Cecil Purser

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Dr Cecil Purser FRACP
Born (1862-12-16)16 December 1862
Castle Hill, New South Wales
Died 13 January 1953(1953-01-13)
Wahroonga, New South Wales
Nationality Australian
Education Newington College
University of Sydney
Royal College of Physicians
Royal Australasian College of Physicians
Occupation physician
Spouse(s) Louisa Victoria, née Brierley (died 1937)
Children Two sons and one daughter
Parent(s) James Purser and Mary Ann, née Kyle
Website http://www.usyd.edu.au/senate/purser.shtml

Cecil Purser (16 December 1862 – 13 January 1953) was an Australian physician and served terms as chairman of Royal Prince Alfred Hospital and vice-chancellor and deputy chancellor of the University of Sydney.[1]

Birth and education[edit]

Purser was born at Castle Hill, New South Wales, the eldest son of bootmaker and later orchardist James Purser, and his Scottish wife Mary Ann, née Kyle. He attended school locally in Castle Hill and later at Newington College (1879-1881). At the end of 1881 he was named Dux of the College and received the inaugural Schofield Scholarship.[2] In 1882 he went up to the University of Sydney and was a resident of St Andrew's College. Whilst at university he was captain of the cricket XI and was a noted athlete. He graduated as a Bachelor of Arts in 1885 and as a Bachelor of Medicine and Chemistry in 1890.[3]

Medical career[edit]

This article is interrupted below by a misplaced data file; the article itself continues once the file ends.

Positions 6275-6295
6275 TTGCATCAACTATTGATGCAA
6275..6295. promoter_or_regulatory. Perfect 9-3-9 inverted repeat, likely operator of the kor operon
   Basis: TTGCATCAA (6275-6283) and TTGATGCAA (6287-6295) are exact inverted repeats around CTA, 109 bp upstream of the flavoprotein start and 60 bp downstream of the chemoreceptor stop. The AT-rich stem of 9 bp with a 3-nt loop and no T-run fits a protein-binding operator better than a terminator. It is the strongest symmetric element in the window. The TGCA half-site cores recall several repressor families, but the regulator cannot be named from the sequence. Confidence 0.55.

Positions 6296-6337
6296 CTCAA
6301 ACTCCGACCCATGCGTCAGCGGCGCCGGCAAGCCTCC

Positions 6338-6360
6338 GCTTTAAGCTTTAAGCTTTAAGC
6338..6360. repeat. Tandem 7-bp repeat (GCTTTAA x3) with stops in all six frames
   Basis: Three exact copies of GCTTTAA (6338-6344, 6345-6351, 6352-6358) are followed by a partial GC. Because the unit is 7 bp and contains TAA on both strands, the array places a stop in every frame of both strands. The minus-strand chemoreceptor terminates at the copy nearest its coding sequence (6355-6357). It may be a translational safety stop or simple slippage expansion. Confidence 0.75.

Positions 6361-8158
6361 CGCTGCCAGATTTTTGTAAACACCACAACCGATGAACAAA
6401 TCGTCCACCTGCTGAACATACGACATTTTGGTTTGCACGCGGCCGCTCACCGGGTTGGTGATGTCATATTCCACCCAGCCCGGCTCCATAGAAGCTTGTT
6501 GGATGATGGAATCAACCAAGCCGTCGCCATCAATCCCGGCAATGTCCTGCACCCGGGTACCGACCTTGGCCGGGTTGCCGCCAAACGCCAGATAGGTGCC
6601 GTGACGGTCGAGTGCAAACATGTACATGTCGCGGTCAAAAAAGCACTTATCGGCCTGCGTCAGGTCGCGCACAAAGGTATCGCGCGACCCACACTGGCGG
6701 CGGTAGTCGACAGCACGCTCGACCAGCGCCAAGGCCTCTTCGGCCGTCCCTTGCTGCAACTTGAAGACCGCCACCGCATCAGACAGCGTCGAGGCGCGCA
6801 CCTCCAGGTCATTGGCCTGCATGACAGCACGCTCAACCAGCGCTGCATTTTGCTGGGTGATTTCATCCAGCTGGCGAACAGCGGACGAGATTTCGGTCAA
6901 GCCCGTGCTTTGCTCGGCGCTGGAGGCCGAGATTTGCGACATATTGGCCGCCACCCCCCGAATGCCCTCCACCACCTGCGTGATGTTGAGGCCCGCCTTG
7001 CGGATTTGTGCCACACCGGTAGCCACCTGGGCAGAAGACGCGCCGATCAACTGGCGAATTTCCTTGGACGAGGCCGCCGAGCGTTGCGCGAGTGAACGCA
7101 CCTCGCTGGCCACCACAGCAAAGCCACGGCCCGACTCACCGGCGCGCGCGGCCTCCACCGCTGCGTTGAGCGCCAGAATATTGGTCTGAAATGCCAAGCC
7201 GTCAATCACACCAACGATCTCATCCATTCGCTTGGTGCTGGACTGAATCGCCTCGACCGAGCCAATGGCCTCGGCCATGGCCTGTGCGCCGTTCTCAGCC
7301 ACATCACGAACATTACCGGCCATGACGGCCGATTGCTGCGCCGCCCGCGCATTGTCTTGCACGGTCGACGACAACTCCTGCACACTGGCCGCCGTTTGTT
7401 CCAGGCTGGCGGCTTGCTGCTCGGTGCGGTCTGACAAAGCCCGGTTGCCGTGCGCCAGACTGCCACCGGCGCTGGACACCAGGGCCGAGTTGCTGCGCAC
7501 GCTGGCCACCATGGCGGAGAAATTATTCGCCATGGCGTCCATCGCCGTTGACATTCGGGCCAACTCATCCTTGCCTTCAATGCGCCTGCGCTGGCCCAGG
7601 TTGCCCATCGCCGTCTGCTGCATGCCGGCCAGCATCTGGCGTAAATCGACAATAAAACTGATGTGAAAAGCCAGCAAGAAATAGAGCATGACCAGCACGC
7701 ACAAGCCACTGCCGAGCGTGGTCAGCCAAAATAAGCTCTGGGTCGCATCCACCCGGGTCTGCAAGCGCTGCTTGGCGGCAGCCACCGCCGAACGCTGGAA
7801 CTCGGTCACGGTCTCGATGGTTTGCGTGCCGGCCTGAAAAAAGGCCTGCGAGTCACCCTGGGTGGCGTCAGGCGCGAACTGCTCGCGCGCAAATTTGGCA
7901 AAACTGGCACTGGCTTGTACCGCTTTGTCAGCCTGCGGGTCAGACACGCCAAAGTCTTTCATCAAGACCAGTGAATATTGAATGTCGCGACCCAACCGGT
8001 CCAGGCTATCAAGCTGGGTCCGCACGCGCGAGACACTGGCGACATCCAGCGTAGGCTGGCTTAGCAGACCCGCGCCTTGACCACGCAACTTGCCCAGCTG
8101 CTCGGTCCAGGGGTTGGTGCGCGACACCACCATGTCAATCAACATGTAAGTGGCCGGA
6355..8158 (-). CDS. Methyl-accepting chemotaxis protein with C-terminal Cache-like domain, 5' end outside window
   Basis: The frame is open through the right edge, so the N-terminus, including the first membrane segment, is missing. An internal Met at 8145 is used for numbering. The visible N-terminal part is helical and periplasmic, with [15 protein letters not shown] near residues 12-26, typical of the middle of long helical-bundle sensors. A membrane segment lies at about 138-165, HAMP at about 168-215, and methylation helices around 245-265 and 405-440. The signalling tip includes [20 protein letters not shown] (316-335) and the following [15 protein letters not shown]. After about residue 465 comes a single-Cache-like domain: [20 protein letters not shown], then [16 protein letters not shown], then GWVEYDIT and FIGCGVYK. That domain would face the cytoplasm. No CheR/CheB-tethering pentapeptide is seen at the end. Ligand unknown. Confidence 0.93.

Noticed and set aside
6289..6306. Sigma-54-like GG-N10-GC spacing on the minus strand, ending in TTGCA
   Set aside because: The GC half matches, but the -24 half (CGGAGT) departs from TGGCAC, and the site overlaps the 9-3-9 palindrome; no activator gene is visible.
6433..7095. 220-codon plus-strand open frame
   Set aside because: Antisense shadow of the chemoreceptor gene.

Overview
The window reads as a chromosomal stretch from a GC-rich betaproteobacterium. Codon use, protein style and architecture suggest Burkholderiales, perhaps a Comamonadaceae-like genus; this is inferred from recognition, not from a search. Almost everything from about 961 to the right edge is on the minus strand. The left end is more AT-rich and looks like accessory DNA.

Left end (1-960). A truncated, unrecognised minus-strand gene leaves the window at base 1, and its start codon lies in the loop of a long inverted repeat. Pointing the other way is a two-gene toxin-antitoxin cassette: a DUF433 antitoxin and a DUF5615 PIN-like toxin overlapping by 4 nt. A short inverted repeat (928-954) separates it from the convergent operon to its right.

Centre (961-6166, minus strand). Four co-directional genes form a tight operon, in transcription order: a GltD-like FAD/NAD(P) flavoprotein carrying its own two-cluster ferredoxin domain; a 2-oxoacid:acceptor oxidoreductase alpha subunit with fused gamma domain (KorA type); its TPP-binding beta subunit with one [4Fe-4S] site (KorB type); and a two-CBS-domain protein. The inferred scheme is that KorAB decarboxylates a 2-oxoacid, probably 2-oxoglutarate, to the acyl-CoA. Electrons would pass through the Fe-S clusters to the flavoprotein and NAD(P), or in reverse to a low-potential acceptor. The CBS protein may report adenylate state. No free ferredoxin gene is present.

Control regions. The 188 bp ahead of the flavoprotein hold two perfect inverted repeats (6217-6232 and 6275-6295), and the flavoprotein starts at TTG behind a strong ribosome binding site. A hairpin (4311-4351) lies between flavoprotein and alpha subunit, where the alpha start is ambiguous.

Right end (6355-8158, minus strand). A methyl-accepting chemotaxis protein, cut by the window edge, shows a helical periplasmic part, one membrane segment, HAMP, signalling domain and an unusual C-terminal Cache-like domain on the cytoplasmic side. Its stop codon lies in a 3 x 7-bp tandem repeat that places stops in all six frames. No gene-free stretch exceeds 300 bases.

After appointments as a resident medical officer and a medical superintendent at Royal Prince Alfred Hospital, Purser began private practice in Petersham in 1893. In the same year he married Louisa Victoria Brierley in the Congregational church. Mrs Cecil Purser was the sister of Mrs A.B. Shand.[4]In 1896 he became an honorary at Royal Prince Alfred in 1896 and from 1912 until his death he was a consultant physician with rooms in Macquarie Street, Sydney. The prevention and treatment of pulmonary tuberculosis was his speciality. He was a member of the Tuberculosis Advisory Board and the New South Wales Board of Health and of the councils of the War Memorial Hospital, Waverley, and Crown Street Women's Hospital. He joined the board of the RPAH in 1909 and was vice-chairman for three years before his appointment as chairman in 1924. During his term of office the Rockefeller Building was constructed on the hospital campus. In 1933 he resigned as chairman of Prince Alfred due to his annoyance at the shortage of government financial support. On the foundation of the Royal Australasian College of Physicians in 1938, Purser was appointed a Fellow.

Educational appointments[edit]

Purser was elected to the senate of the University of Sydney in 1909 and was vice-chancellor in 1917, 1918 and 1923. In 1924 and 1925 he served as deputy chancellor. He was an examiner within the faculty of medicine for 19 years from 1911. Purser served on the councils of St Andrew's College, Wesley College, (where the Cecil Purser Wing (1943) is named in his honour), The Women's College, Newington College, and was for a term president of the Old Newingtonians' Union.

Community involvement[edit]

From 1893 he was a member of the Royal Society of New South Wales and for a term chaired the public health and kindred sciences section of the Society. Purser was honorary major in the Australian Army Medical Corps Reserve.

Portrait[edit]

Awards
Preceded by
Inaugural
Schofield Scholarship
Dux of Newington College

1881
Succeeded by
George Abbott

References[edit]

  1. ^ Finn, Rosslyn. "Purser, Cecil (1862 - 1953)". Australian Dictionary of Biography. Australian National University. Retrieved 2008-06-26. 
  2. ^ Newington College Register of Past Students 1863-1998 (Syd, 1999) pp 161
  3. ^ "Alumni Sidneienses". University of Sydney. Retrieved 2013-12-18. 
  4. ^ "DEATH OF MRS. SHAND.". The Sydney Morning Herald (28,648). New South Wales, Australia. 29 October 1929. p. 12. Retrieved 11 April 2016 – via National Library of Australia.